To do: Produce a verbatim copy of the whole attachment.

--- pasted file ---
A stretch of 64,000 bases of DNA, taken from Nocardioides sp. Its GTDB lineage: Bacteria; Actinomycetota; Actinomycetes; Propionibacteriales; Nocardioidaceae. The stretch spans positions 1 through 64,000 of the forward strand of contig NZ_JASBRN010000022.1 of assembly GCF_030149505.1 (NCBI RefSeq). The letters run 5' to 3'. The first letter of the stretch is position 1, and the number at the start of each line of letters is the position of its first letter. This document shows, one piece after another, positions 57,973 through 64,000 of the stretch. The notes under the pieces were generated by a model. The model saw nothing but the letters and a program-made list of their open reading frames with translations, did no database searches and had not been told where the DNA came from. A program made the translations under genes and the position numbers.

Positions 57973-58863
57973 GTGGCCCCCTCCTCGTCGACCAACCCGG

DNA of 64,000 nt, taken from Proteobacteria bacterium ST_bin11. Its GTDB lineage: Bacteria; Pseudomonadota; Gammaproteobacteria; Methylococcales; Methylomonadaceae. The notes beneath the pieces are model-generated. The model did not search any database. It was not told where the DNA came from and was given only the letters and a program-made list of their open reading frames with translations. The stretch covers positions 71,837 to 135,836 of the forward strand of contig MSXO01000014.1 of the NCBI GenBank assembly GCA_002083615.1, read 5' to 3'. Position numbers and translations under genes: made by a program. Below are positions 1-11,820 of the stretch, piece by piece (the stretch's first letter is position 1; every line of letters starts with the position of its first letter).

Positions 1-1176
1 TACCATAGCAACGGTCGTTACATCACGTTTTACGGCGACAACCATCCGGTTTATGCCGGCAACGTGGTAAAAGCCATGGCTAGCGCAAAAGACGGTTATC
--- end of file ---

A stretch of 64,000 bases of DNA, taken from Nocardioides sp. Its GTDB lineage: Bacteria; Actinomycetota; Actinomycetes; Propionibacteriales; Nocardioidaceae. The stretch spans positions 1 through 64,000 of the forward strand of contig NZ_JASBRN010000022.1 of assembly GCF_030149505.1 (NCBI RefSeq). The letters run 5' to 3'. The first letter of the stretch is position 1, and the number at the start of each line of letters is the position of its first letter. This document shows, one piece after another, positions 57,973 through 64,000 of the stretch. The notes under the pieces were generated by a model. The model saw nothing but the letters and a program-made list of their open reading frames with translations, did no database searches and had not been told where the DNA came from. A program made the translations under genes and the position numbers.

Positions 57973-58863
57973 GTGGCCCCCTCCTCGTCGACCAACCCGG

DNA of 64,000 nt, taken from Proteobacteria bacterium ST_bin11. Its GTDB lineage: Bacteria; Pseudomonadota; Gammaproteobacteria; Methylococcales; Methylomonadaceae. The notes beneath the pieces are model-generated. The model did not search any database. It was not told where the DNA came from and was given only the letters and a program-made list of their open reading frames with translations. The stretch covers positions 71,837 to 135,836 of the forward strand of contig MSXO01000014.1 of the NCBI GenBank assembly GCA_002083615.1, read 5' to 3'. Position numbers and translations under genes: made by a program. Below are positions 1-11,820 of the stretch, piece by piece (the stretch's first letter is position 1; every line of letters starts with the position of its first letter).

Positions 1-1176
1 TACCATAGCAACGGTCGTTACATCACGTTTTACGGCGACAACCATCCGGTTTATGCCGGCAACGTGGTAAAAGCCATGGCTAGCGCAAAAGACGGTTATC